Woody Guthrie

WHETHER or not Woody Guthrie was the greatest US folk singer, and there is a compelling case to be made that he might have been, his influence on pretty much all American music that is even remotely similar to folk music, whether by root or fruit, remains incalculable. Indeed, given the way US music shaped that of the wider world during the second half of the 20th century, the same might almost be claimed in respect of all English-language music that calls itself folk without being specifically traditional. Dozens of his songs, typically set to melodies already in the public domain, have become indispensable to a folk music vernacular that ranges far beyond the constraints of what most of us consider popular music.

His most famous song, This Land Is Your Land, written, ironically, with a wide streak of socialism in its soul, via verses that are seldom sung anymore, is widely regarded as the alternative US national anthem.

His Library of Congress recordings of March 1940, long thought to be his first, and the Dust Bowl Ballads that he recorded for RCA a month later, about the Oklahomans displaced to California by the huge dust storms that drove them west in the mid 1930s, are among the most compelling, and important, in US music.

But by far the majority of Guthrie’s recordings were made for Moe Asch, founder of the renowned Folkways label, most of them in one amazing week in April 1944.

Barely believably, more than 50, mainly of traditional material but including a couple of all-time Guthrie classics, were made on one day. Guthrie epitomises what has become the populist ideal of the rambling, hoboing, freight-hopping folk singer, singing songs of, for and even by the people with his finger firmly up the nose of the establishment, but it is the songs that maintain his iconic status.

That these were recorded at so few recording sessions more or less within a single decade, before the debilitating illness from which he would eventually die in 1967 took hold, signifies how they have always transcended musical fashion while continuing to be socially relevant.

Smithsonian Folkways, the current owner of the Asch archive, would have been expected to come up with something special for this years centennial of Guthrie’s birth in Okemah, Oklahoma just three months after the year’s other great centenary event, the sinking of the Titanic. They did.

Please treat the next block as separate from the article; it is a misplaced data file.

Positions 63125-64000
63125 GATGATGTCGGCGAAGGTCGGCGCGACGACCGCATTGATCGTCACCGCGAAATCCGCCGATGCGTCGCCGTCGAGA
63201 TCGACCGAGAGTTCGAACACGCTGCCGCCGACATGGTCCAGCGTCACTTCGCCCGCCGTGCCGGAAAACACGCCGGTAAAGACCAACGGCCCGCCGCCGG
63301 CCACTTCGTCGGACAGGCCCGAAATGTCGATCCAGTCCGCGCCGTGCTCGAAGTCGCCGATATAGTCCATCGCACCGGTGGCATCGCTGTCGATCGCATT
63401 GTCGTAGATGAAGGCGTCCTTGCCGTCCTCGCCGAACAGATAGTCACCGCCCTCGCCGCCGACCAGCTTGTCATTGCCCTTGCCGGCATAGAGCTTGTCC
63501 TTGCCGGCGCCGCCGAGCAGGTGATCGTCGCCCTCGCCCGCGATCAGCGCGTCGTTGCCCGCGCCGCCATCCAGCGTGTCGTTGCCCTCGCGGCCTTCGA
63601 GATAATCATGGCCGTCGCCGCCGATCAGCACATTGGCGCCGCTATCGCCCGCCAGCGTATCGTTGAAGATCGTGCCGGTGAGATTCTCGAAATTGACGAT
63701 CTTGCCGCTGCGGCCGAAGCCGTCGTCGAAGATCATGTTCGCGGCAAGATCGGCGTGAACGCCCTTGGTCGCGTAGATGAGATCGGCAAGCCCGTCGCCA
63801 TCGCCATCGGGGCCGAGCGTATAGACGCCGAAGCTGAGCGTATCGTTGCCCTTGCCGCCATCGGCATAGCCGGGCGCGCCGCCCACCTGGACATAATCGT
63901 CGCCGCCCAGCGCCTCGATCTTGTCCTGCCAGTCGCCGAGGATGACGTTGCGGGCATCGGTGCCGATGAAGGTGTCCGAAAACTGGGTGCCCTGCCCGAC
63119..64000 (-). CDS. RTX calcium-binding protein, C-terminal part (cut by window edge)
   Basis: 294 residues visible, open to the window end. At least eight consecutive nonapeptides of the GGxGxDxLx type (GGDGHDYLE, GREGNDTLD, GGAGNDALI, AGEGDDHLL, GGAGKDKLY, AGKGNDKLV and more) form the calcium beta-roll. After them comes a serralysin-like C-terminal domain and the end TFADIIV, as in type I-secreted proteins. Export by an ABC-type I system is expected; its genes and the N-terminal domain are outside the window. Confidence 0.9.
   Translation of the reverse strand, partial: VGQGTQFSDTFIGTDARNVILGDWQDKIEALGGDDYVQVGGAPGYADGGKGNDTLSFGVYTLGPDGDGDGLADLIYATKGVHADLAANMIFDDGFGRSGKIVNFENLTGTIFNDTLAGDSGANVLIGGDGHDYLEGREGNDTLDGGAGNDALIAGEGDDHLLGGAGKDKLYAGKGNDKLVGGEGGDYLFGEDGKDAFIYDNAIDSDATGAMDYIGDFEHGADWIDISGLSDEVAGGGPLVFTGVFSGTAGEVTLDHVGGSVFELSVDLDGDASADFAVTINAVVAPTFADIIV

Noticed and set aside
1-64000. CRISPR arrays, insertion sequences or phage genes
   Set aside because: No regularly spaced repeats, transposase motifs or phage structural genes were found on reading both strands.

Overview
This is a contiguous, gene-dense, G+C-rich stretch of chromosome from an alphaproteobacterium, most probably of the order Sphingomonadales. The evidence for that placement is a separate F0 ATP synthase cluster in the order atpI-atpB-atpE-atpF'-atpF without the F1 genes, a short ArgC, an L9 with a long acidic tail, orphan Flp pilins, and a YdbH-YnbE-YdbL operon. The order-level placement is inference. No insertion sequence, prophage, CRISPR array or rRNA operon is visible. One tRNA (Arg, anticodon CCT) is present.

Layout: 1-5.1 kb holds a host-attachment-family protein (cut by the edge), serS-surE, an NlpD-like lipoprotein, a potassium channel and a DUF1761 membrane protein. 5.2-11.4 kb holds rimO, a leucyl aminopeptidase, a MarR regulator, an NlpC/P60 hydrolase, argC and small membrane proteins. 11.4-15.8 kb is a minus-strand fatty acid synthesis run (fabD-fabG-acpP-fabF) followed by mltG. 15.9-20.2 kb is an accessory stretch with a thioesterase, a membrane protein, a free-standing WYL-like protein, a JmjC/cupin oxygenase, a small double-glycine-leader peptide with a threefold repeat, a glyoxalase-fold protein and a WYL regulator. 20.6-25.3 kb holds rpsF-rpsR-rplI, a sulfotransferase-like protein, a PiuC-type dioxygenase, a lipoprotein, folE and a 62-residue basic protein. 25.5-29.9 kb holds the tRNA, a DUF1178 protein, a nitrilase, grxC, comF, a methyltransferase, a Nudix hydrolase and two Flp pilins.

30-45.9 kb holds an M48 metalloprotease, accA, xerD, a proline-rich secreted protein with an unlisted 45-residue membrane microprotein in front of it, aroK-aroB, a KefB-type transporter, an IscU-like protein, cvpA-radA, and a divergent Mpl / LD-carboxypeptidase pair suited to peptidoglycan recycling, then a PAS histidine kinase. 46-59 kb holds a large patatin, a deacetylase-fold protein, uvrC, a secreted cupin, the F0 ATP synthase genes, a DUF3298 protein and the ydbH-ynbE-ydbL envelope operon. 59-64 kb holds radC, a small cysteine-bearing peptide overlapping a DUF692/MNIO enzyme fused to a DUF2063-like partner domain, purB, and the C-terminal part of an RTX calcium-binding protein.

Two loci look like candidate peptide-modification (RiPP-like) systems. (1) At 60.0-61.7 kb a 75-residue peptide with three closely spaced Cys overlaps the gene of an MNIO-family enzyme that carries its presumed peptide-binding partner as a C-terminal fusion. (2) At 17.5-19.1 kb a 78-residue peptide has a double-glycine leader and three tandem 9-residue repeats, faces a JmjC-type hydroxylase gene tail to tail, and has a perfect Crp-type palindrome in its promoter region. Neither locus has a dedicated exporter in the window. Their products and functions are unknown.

Woody At 100: The Woody Guthrie Centennial Collection consists of three CDs superbly presented in a coffee table-sized hardcover book containing a number of evocative photos, many examples of the artist’s drawings, letters and lyric sheets, a number of excellent essays and plenty of historical detail. Nothing is perfect and neither is this. For example, despite what you will read there, labour organiser Joe Hill could not have believed that Sacco and Vanzetti, the immigrant Italian anarchists of Guthrie’s song Two Good Men, had been framed for the crime for which they were executed, because he himself had been executed nearly five years before that crime was even committed.

But that is a minor criticism given the riches on show.

The 45-song compilation that make up the first two discs might have been slightly differently selected by another compiler.

That’s always the case. But this is carefully chosen to provide a fascinating overview of a man who wrote patriotic songs as stirring as his political ones were incisively critical, and children’s songs as playfully affecting as his socially penetrating ones were scathingly truthful.

The third disc is made up of rare material, often from radio broadcasts, including four unreleased 1937 recordings that are now the earliest we have. The honesty, humility and, especially, the simple humanity at the heart of every song continues to astound.